A Quite Impossible Proposal Andrew Drummond. Birlinn, 2020.
ISBN 978-1-912476-88-6. 274pp. £20.00
This is a book with a very wide appeal. Railway aficionados will find it fascinating, those interested in politics and social and economic history equally so.
The book begins with a lengthy section giving a vital background to life in the remoter parts of the UK such as Ireland and Scotland at the time of the story.
Providing the context of the need for "Better Communications" to north-west Scottish ports is essential to understanding how the desire to build railways came to the fore.
There are some surprising and colourful moments in this introductory narrative. The reader's understanding of present day politics in Scotland will be greatly improved by appreciating some of the underlying attitudes that prevailed when a far away government was challenged - and can still be seen today!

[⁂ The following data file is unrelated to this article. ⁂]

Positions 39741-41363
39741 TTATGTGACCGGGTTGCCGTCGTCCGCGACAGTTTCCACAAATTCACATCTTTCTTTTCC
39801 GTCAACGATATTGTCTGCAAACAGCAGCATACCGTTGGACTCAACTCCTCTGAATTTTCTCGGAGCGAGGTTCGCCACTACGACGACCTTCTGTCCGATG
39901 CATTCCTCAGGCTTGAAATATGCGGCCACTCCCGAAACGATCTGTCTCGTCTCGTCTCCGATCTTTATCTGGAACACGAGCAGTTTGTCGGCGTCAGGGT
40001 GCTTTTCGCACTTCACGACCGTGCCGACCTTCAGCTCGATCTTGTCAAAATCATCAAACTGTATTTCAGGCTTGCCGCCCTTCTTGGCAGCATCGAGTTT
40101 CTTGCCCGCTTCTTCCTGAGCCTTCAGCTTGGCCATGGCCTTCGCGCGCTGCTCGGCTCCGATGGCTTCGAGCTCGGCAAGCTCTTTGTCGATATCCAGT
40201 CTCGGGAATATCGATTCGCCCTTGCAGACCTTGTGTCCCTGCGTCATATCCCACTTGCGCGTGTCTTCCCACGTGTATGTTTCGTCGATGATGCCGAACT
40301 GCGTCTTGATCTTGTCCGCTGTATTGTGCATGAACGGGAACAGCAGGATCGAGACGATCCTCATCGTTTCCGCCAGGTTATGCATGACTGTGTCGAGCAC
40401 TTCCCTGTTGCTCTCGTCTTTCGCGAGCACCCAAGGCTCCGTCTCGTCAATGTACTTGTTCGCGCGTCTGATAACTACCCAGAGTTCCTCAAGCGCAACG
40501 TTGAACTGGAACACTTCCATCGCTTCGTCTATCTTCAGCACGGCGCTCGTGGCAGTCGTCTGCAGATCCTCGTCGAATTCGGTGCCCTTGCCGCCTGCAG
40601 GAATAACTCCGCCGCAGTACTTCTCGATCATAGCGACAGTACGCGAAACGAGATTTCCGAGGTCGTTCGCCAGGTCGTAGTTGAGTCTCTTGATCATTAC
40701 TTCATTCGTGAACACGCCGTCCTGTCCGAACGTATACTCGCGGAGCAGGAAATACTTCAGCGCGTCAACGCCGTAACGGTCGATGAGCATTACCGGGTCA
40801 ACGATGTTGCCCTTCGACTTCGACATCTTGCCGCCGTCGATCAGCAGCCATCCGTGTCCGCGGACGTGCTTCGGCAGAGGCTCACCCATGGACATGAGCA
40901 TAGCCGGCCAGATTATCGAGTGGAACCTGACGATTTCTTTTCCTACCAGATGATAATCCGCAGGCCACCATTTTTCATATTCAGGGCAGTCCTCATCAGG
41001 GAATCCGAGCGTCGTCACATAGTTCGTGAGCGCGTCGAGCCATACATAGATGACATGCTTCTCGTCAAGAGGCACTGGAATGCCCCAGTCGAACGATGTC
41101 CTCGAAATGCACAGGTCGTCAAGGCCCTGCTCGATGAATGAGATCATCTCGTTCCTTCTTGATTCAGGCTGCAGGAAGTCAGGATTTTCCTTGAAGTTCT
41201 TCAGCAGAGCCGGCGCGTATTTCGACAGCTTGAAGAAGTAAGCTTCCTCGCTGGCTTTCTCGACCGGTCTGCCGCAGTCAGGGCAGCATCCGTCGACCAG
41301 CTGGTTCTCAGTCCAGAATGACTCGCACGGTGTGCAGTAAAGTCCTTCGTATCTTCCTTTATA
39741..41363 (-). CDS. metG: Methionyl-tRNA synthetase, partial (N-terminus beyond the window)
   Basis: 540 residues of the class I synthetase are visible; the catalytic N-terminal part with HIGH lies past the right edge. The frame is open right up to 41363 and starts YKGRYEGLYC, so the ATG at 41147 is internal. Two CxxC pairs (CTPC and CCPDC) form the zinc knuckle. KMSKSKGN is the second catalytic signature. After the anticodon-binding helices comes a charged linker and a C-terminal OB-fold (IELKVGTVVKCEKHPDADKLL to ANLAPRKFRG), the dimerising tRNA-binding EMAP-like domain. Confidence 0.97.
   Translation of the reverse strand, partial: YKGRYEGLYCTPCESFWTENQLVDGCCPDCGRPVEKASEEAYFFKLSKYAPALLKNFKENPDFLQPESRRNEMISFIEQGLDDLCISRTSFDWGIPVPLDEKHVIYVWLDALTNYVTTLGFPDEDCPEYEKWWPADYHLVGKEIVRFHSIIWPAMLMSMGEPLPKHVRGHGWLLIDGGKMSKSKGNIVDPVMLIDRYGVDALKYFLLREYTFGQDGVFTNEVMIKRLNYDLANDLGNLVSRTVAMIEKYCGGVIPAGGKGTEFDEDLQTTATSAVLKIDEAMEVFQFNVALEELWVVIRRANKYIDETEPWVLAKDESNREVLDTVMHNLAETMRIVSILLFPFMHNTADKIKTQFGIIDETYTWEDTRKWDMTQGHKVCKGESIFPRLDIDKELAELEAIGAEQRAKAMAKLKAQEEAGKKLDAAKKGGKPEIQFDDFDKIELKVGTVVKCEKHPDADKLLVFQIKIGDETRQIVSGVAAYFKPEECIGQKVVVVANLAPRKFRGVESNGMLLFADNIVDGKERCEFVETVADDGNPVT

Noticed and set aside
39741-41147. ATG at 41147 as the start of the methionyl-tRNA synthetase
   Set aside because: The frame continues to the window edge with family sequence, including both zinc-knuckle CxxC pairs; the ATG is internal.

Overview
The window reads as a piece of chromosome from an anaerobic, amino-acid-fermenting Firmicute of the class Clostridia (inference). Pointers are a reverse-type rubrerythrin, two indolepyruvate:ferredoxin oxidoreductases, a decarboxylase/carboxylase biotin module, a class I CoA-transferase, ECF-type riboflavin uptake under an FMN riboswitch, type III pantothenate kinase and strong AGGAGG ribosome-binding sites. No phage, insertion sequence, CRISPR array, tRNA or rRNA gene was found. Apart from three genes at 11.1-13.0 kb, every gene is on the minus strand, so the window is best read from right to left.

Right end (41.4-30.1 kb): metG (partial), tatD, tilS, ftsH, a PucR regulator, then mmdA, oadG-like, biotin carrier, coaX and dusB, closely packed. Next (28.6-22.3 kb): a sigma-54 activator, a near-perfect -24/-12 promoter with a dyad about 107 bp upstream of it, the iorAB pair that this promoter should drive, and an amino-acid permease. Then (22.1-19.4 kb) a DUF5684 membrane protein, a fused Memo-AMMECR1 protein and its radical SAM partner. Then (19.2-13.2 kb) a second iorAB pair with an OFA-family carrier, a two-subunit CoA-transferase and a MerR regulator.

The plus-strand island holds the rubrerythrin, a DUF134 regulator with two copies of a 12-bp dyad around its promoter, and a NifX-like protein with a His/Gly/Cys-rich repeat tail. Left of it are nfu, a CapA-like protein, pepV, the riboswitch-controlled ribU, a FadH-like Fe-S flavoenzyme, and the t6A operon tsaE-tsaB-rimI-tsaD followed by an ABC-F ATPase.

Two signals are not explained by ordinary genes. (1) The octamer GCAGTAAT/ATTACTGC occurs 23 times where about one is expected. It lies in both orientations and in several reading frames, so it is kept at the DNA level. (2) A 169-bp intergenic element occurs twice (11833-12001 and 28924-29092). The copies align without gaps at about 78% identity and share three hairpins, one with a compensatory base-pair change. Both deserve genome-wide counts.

Andy Drummond tells the story in an easy and friendly style, with plenty of humour - sometimes causing this reader to laugh out loud.
More stunning similarities with the present appear once you get into the railway planning details - huge road-building projects were government-funded with "the purse of the British government yawning open for them", whereas for railways the funding had to be done with private capital "which introduced an element of danger and excitement; or, for the avoidance thereof, the heavy hand of caution."
The author concludes with some thoughts about the same area in the 21st century. Many of his comments about transport priorities could have been penned by FoFNL.